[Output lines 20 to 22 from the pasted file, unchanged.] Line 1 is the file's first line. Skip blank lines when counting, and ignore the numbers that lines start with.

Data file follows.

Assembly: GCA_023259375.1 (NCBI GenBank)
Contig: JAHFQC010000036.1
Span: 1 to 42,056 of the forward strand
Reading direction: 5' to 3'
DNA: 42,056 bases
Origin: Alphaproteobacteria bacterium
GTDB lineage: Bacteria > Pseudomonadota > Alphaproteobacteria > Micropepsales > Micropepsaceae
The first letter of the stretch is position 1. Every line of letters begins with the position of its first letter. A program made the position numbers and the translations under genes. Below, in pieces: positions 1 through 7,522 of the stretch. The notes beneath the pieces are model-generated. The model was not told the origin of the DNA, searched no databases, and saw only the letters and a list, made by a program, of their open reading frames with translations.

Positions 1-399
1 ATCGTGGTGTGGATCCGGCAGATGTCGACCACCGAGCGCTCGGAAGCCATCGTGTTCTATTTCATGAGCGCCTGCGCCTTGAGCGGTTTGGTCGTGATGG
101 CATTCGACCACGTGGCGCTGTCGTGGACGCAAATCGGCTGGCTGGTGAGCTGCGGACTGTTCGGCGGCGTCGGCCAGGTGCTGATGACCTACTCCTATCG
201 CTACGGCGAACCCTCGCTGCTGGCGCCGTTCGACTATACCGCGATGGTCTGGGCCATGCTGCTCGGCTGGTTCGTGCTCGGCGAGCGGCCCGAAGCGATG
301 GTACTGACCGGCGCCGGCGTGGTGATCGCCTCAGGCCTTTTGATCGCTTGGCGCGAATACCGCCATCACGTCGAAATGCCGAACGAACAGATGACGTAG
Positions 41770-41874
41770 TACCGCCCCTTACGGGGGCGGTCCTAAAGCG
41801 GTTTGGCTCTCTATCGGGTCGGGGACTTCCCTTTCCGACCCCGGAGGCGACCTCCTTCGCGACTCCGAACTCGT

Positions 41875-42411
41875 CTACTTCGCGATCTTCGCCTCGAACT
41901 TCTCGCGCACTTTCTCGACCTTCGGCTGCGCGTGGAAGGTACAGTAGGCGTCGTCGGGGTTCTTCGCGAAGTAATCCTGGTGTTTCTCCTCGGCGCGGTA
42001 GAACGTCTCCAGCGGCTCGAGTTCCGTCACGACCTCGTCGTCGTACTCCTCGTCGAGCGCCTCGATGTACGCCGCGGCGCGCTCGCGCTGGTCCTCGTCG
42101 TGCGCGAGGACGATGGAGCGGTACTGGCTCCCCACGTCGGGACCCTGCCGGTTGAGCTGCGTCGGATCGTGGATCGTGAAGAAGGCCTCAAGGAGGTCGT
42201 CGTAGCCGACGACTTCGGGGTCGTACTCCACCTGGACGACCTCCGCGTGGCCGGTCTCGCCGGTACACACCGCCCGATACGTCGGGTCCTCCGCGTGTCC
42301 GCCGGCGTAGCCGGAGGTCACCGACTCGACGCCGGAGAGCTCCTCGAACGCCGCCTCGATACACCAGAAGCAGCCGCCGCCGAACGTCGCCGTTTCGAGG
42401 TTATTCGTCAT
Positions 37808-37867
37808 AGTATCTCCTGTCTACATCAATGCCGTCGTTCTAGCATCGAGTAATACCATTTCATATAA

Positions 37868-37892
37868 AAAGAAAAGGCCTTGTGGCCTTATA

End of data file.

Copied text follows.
42001 GAACGTCTCCAGCGGCTCGAGTTCCGTCACGACCTCGTCGTCGTACTCCTCGTCGAGCGCCTCGATGTACGCCGCGGCGCGCTCGCGCTGGTCCTCGTCG
42101 TGCGCGAGGACGATGGAGCGGTACTGGCTCCCCACGTCGGGACCCTGCCGGTTGAGCTGCGTCGGATCGTGGATCGTGAAGAAGGCCTCAAGGAGGTCGT
42201 CGTAGCCGACGACTTCGGGGTCGTACTCCACCTGGACGACCTCCGCGTGGCCGGTCTCGCCGGTACACACCGCCCGATACGTCGGGTCCTCCGCGTGTCC